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‘Bitterly disappointed’: Senate to push on with plan to tax unrealised gains

Tax on unrealised assets is virtually unheard of in Australia, and imposing one on fund members sets a dangerous precedent according to the SMSF Association, which says it's "completely unreasonable" for retirees to plan for "such a radical departure from existing policy".

Despite a weight of evidence presented by industry, academics, specialists and trustees highlighting the unintended consequences of the plan to tax unrealised gains as part of the proposed removal of concessions for superannuation balances above $3 million, the Bill looks set to be passed.

On Friday the Senate Economics Legislation Committee recommended that the Better Targeted Superannuation Concessions Bill be passed without amendment, effectively rubber stamping an idea that rubber stamps a relatively unfathomable notion in the Australian taxation landscape – paying tax on items that are owned, but not yet sold.

The prospect is especially fraught for self-managed superannuation fund members holding property, who face unanticipated liquidity concerns. According to the SMSF Association, the “impost” of a hitherto unimaginable tax on unrealised assets within super funds will throw carefully arranged financial plans for retirement into disarray, and represents a worsening of the problems caused by constant tinkering with the superannuation system.

  • “The assertion in the committee’s report that all superannuation trustees have a legislative obligation to keep sufficient liquidity and therefore the taxation of unrealised capital gains should not be a liquidity concern lacks commercial realism,” the association stated, noting that it was “bitterly disappointed” that the committee didn’t find fault with the plan.

    “It is completely unreasonable to expect trustees, when formulating a long-term investment strategy such as investing in real property, to forecast future tax changes, particularly a change that is such a radical departure from existing tax policy.”

    In a May 2 submission on the Bill, the SMSF Association made clear just how “egregious” an impost it would be for the government to impose a tax on unrealised gains – in any context.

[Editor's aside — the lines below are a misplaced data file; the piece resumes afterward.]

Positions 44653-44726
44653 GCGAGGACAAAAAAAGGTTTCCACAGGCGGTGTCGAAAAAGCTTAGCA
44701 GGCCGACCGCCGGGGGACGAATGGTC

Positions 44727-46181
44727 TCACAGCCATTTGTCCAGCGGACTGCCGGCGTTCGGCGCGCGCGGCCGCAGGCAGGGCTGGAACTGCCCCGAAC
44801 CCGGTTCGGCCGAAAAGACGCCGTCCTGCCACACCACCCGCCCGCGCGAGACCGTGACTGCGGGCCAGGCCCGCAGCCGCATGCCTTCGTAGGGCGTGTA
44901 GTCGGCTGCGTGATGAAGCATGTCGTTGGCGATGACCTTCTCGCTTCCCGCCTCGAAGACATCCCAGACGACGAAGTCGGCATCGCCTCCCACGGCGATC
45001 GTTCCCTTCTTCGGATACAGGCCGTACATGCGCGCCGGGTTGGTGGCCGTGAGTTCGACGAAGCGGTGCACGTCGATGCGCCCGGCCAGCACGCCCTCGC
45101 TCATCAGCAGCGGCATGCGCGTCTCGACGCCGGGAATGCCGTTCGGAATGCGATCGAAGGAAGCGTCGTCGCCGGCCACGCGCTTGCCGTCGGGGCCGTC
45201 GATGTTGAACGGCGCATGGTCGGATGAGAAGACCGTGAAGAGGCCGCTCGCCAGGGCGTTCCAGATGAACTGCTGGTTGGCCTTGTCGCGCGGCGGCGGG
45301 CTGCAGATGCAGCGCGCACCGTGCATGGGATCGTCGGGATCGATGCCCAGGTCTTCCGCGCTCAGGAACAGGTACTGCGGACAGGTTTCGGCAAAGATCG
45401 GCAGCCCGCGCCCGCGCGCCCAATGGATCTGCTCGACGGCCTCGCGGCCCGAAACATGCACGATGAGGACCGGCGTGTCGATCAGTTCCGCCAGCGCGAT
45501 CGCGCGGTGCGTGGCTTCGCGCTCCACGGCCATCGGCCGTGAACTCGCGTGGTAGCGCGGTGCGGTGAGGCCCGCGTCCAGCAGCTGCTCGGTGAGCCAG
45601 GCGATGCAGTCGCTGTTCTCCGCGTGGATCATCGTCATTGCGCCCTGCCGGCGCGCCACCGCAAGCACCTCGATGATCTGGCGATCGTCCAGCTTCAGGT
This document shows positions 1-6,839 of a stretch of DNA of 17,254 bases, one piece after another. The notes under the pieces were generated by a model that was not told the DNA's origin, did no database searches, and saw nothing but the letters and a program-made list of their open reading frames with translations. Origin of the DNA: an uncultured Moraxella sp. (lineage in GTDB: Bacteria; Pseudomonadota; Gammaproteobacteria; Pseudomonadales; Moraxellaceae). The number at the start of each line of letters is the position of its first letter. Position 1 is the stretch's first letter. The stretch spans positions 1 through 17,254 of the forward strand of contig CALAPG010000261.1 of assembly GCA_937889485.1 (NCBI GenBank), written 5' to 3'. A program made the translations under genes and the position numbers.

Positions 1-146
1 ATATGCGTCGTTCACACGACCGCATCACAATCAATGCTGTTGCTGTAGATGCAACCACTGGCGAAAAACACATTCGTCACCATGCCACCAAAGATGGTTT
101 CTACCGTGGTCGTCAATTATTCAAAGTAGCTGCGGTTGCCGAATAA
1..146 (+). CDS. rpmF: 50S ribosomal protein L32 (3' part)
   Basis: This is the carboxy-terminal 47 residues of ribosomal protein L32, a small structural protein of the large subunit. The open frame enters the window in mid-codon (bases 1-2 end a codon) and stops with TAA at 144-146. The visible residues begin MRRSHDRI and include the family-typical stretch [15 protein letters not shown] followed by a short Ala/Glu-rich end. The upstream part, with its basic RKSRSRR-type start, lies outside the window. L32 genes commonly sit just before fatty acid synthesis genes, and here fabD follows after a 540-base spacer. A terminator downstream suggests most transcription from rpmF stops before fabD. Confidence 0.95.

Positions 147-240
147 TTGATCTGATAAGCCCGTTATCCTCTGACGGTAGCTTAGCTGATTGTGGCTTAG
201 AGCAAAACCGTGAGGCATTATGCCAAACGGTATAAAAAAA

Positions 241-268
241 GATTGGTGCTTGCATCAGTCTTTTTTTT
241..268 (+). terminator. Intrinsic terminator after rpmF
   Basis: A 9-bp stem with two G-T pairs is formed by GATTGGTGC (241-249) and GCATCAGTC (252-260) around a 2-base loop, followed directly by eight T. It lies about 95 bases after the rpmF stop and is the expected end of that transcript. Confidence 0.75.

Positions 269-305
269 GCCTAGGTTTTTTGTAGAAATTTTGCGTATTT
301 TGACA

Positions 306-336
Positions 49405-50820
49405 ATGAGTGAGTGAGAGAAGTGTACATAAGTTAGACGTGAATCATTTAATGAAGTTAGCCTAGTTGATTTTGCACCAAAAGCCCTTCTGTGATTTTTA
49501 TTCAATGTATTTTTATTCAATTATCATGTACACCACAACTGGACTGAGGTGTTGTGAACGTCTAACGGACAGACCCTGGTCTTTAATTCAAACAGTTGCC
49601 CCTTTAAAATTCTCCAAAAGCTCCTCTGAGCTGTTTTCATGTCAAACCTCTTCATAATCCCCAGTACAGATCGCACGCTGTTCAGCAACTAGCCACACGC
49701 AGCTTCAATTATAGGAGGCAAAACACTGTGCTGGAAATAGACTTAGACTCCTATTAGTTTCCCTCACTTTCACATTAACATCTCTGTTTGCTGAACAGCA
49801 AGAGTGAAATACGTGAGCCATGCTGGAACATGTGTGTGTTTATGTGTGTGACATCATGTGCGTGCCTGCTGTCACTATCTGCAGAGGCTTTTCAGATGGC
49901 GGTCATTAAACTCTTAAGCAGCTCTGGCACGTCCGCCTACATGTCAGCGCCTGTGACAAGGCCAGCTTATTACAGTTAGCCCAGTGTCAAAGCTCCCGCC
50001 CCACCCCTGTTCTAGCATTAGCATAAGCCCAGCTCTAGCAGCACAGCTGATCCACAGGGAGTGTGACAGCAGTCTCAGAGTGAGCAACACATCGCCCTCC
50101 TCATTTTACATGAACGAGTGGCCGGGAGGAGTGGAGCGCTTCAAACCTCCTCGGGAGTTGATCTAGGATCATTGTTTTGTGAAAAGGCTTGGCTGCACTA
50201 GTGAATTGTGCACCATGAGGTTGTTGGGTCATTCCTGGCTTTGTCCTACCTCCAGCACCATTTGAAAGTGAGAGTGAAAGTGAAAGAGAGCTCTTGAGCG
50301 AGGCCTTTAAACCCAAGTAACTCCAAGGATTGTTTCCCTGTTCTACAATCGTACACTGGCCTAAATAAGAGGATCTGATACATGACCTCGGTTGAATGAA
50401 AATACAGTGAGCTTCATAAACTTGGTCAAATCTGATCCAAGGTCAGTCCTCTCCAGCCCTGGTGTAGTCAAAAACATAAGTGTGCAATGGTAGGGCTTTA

“This is not a feature of the Australian Taxation System,” the association stated. “If an amount is not ordinary income (e.g. rent, interest, dividends) and is not statutory income (e.g. net capital gains), it is not assessable income.”

    The current capital gains tax makes sense, the association argues, because those operating the fund (and their advisers) can make necessary provisions and set aside tax for the liability.

    “This is why liquidity is such a concern for SMSFs. It is not a lack of preparedness or noncompliance with the statutory and fiduciary duties of an SMSF trustee. It is because of the volatile, and lumpy nature of this tax and the fact that it is being applied to unearned income of the fund,” the association stated. “It is completely unreasonable to expect SMSF trustees when formulating their investment strategies to have to predict future tax changes, particularly changes which are such a radical departure from existing tax law.”

    The group highlighted research from the University of Adelaide in response to the Bill, which stated that taxation on unrealised capital gains is “rare among OECD countries” and even more rare in OECD pension systems.

    “Australia’s tax system clearly delineates between income and capital gain taxes (CGT), and the CGT regime, which has been in place now for almost 40 years, is based primarily on realised gains evidenced by completed transactions,” the university added.

    According to SMSF Association chief executive Peter Burgess, further consultation on the Bill is essential.

    “This is a fundamentally flawed tax on so many levels and we are calling on the Senate crossbench to halt the progress of this Bill and instead continue to engage with stakeholders and the industry to ensure that the resulting policy and legislation delivers the right outcomes,” Burgess stated.

    Tahn Sharpe

    Tahn is managing editor across The Inside Network's three publications.

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